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  • Betty Girardeau

A Hole In One?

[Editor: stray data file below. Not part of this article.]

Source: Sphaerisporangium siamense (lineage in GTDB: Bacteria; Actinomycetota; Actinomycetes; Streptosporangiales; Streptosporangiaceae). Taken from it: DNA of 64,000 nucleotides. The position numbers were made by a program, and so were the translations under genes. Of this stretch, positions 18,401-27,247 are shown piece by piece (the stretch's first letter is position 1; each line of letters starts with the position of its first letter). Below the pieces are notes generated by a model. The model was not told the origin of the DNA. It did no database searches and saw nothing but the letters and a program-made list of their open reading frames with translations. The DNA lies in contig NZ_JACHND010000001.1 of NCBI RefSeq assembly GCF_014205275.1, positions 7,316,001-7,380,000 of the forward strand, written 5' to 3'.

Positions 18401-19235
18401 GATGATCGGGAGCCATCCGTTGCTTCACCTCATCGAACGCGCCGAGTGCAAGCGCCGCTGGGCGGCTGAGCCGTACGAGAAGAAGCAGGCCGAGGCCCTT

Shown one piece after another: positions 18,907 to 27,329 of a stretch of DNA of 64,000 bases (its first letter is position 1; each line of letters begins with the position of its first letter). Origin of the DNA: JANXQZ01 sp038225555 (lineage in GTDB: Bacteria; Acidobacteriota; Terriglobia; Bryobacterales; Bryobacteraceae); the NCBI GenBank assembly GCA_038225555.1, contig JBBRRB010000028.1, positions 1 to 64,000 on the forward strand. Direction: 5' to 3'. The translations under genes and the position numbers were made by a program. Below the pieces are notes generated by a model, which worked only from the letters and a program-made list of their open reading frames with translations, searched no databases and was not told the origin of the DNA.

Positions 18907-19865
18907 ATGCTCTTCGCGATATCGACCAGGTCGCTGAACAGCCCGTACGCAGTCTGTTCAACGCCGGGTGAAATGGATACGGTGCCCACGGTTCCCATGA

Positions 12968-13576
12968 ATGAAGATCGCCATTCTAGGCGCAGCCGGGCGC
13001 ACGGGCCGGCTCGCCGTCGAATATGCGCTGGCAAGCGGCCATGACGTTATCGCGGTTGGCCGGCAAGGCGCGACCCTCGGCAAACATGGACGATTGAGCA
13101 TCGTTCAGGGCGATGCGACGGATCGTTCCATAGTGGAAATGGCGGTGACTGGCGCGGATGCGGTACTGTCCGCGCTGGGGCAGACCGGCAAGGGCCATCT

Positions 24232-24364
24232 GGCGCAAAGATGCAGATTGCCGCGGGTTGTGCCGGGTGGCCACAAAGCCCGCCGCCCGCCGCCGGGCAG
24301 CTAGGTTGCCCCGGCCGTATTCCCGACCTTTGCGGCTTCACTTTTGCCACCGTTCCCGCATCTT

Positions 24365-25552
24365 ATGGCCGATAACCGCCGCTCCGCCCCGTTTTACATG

I live in a golf community but I don't play golf. Neither did my husband. But it is fun to watch those who do, as well as see strange reminders of someone's game. From my back porch I can watch players at hole number two. This seems to be a rather difficult hole to me as you have to T-off from a spot across a fairly good sized pond and the green is up beyond a rock-faced hill. I have watched players climb all over and around those rocks looking for their ball. And during the winter when Tellico Lake waters are reduced, the water level in the pond goes down, too. When that happens you can find dozens of golf balls that went astray and got lost in the water. Many nights when I am out walking on streets surrounding other fairways and greens, I often find stray balls, many of them so far away from where they should be that I wonder about the talents of the golfer that propelled it there. I think the picture of the one above, which I spied in the newspaper slot of someone's mailbox, may be the most unusual find I have seen yet. I would bet that the golfer who lost it would have been amazed at where it turned up. I also expect that, without a doubt, had he (or she) been trying to put that ball in the box, he would not have been able to do so. I have a friend in North Carolina who takes daily walks during which she, too, often takes pictures of unusual things she sees along her route. She has an extra talent that I definitely don't have. She often writes a Haiku describing her find. I wonder what she would write had she spied this golf ball?



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